Kanban or Scrum Boards
If your team prefers a more flexible workflow with a way to physically represent their progress on a task, consider using a kanban or scrum board instead of a Gantt chart.
While there are digital tools that will let you set this up, like Asana, you can also create one yourself using a whiteboard and sticky notes. Basically, tasks are moved from one column to the next as they move toward completion – they may start off in “To Do,” then move to “In Progress” while they’re being worked on, then off to “Done” or “Needs Revisions.”
Resource Management Software
As we discussed, Gantt charts aren’t good solutions for resource management, so you’ll need an additional tool to keep track of all the resources a project requires. Software like Kantata, Runn, and ResourceGuru will have the tools you need, like budget monitoring, work capacity forecasting, and schedule management.
Question: Why is a Gantt chart used?
Answer: Gantt charts are used by companies and project managers to see every task a project requires, when that task should be stopped and started, how much progress has been made on individual tasks and the project as a whole, and which tasks are dependent upon other ones. It gives both a bird’s-eye view and a more detailed breakdown of everything that goes into completing a project.
Question: What are three things included in a Gantt chart?
Answer: Every Gantt chart has three primary elements:
• Y axis with the tasks that need to be completed.
• X axis with the timetable (such as months or quarters of a year).
Horizontal bars in the main body of the chart that represent task progress.
While some Gantt charts may have more details, these are the three elements required to create any type of Gantt chart.
Question: Is a Gantt chart a timeline?
Answer: While a Gantt chart may look similar to a timeline, the two tools are actually quite different.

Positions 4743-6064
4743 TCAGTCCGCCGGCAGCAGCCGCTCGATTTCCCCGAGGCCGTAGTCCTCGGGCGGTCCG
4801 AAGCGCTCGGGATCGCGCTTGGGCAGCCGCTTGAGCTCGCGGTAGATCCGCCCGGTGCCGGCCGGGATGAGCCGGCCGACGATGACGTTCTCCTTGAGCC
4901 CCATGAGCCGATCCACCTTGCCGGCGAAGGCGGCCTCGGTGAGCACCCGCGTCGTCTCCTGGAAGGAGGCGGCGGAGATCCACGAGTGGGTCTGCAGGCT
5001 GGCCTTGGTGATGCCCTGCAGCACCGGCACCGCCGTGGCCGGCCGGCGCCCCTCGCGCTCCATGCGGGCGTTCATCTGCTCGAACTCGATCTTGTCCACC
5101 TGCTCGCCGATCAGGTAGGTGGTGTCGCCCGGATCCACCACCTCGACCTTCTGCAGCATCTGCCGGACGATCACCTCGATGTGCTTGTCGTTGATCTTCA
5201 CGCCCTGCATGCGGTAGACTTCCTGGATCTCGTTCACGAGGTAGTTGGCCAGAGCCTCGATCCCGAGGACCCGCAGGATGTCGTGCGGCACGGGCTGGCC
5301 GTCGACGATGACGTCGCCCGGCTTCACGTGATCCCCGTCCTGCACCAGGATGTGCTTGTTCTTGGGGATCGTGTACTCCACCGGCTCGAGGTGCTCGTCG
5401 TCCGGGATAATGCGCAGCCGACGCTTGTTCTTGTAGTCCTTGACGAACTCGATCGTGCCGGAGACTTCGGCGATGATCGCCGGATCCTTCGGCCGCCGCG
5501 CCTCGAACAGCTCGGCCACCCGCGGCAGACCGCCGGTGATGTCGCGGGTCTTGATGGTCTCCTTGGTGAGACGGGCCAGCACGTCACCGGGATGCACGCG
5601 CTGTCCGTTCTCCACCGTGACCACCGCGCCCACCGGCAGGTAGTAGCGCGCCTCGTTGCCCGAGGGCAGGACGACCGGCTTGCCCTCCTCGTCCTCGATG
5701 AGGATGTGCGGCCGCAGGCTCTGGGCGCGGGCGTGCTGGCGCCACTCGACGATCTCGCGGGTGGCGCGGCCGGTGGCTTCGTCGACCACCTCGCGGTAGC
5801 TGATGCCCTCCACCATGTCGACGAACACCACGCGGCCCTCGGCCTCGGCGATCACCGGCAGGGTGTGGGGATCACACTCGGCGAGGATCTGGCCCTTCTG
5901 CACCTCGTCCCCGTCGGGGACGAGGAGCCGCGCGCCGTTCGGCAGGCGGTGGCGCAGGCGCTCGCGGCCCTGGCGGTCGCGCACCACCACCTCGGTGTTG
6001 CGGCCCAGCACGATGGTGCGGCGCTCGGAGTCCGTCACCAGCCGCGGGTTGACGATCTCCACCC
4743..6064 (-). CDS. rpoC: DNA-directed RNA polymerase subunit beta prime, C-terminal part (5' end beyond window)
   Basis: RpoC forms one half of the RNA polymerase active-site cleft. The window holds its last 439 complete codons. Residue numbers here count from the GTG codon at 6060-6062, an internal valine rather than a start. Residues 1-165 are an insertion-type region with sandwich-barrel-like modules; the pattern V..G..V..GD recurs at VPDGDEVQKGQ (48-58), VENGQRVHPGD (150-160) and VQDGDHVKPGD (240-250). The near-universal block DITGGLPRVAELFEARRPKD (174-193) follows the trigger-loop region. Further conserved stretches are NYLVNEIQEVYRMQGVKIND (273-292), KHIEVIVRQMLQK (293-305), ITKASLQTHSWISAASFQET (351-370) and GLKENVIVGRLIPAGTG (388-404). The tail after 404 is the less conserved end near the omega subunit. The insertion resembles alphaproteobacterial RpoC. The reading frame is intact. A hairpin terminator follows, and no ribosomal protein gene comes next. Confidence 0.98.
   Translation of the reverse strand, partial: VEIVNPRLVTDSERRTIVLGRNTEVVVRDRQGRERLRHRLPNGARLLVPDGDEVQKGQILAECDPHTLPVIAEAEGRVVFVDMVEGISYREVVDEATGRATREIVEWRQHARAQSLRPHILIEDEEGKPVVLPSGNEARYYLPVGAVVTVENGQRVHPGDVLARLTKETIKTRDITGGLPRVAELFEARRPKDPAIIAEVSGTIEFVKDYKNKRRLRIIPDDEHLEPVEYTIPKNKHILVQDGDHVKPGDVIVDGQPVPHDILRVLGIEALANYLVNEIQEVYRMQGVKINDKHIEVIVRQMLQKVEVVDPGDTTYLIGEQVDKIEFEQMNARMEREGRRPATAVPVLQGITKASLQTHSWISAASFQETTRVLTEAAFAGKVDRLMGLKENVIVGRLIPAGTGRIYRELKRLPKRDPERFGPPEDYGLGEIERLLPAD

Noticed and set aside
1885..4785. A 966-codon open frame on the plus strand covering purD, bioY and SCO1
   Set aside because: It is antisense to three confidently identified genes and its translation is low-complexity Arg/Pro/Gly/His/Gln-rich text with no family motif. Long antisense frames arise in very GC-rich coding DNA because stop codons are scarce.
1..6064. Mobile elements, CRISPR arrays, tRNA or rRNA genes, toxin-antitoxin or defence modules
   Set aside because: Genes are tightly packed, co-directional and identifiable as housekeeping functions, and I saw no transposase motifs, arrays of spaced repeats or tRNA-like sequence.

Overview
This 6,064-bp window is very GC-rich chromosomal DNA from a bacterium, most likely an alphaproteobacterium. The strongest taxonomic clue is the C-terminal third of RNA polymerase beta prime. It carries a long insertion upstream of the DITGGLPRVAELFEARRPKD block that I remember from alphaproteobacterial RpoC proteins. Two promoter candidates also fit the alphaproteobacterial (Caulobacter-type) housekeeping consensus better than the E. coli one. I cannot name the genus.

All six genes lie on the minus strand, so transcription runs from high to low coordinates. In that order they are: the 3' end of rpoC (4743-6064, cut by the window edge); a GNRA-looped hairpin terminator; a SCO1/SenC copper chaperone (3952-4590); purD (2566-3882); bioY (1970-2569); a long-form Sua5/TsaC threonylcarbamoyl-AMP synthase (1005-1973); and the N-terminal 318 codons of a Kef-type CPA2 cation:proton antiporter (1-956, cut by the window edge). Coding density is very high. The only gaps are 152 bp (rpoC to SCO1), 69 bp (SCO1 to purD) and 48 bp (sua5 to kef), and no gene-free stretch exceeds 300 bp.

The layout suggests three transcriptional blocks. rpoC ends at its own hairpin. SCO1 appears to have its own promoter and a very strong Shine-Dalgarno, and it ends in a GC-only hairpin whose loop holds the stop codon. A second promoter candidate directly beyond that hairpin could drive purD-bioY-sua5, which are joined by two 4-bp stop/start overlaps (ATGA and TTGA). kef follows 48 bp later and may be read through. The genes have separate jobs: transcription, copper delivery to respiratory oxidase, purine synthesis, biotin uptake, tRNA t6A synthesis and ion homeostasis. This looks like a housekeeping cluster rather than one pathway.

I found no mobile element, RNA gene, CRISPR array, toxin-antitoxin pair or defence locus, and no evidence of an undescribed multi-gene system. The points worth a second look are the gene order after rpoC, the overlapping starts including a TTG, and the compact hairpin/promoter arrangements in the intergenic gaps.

A timeline has events that are visualized along a single line. A Gantt chart is two-dimensional (as opposed to a one-dimensional timeline) and has a sequence of tasks, many of which are dependent on another or others in the chart.
A timeline can give a bird’s-eye view of the flow of a project, including start and end dates and events that take place in between. A Gantt chart shows the process for how that project is completed – what has to be completed first, last, and the steps between, with steps dependent on others. Instead of one timeline, there are different timelines based on the tasks that are on the Gantt chart.
Question: Who invented the Gantt chart?
Answer: Henry Gantt, an American mechanical engineer, management consultant, and social scientist, invented the Gantt chart. Through his work, Gantt developed methods meant to streamline workflows and increase productivity. In the 1910s, he made the Gantt chart so that supervisors could better understand how well (or poorly) their employees were performing and make sure that tasks were being completed on schedule.
Final Thoughts About Gantt Charts for Project Management
While a Gantt chart can have high-level detail, it’s essentially a basic and straightforward project management tool. It’s also easy to understand at a glance. That means that everyone involved with a project, whether it’s the team working on it or clients who only care about its progress, will be able to understand the status of the project at any given moment.
And even if an additional or alternative project management tool ends up being used – for example, if the team needs to have more communication than a Gantt chart allows – it’s still an excellent way to visualize every component of a project before it launches.